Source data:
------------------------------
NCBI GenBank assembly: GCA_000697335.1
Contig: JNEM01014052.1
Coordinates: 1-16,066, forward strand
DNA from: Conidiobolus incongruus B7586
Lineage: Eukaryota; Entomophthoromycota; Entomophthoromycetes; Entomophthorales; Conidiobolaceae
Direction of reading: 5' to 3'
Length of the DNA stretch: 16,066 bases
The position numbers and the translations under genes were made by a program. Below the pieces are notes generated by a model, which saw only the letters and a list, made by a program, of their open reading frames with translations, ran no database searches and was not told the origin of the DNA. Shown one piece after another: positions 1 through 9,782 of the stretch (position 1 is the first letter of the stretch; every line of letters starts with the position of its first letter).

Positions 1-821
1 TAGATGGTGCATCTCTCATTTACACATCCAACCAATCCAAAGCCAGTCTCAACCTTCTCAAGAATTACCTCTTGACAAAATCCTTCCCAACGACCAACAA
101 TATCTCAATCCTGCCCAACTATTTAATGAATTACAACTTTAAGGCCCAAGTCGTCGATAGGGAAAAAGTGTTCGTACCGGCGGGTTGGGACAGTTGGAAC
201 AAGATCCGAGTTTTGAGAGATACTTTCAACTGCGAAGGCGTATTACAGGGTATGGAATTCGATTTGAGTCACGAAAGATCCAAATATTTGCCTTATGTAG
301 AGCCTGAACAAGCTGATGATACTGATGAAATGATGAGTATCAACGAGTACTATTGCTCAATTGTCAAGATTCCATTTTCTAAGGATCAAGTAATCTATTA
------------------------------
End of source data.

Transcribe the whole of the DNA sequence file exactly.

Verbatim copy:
NCBI GenBank assembly: GCA_000697335.1
Contig: JNEM01014052.1
Coordinates: 1-16,066, forward strand
DNA from: Conidiobolus incongruus B7586
Lineage: Eukaryota; Entomophthoromycota; Entomophthoromycetes; Entomophthorales; Conidiobolaceae
Direction of reading: 5' to 3'
Length of the DNA stretch: 16,066 bases
The position numbers and the translations under genes were made by a program. Below the pieces are notes generated by a model, which saw only the letters and a list, made by a program, of their open reading frames with translations, ran no database searches and was not told the origin of the DNA. Shown one piece after another: positions 1 through 9,782 of the stretch (position 1 is the first letter of the stretch; every line of letters starts with the position of its first letter).

Positions 1-821
1 TAGATGGTGCATCTCTCATTTACACATCCAACCAATCCAAAGCCAGTCTCAACCTTCTCAAGAATTACCTCTTGACAAAATCCTTCCCAACGACCAACAA
101 TATCTCAATCCTGCCCAACTATTTAATGAATTACAACTTTAAGGCCCAAGTCGTCGATAGGGAAAAAGTGTTCGTACCGGCGGGTTGGGACAGTTGGAAC
201 AAGATCCGAGTTTTGAGAGATACTTTCAACTGCGAAGGCGTATTACAGGGTATGGAATTCGATTTGAGTCACGAAAGATCCAAATATTTGCCTTATGTAG
301 AGCCTGAACAAGCTGATGATACTGATGAAATGATGAGTATCAACGAGTACTATTGCTCAATTGTCAAGATTCCATTTTCTAAGGATCAAGTAATCTATTA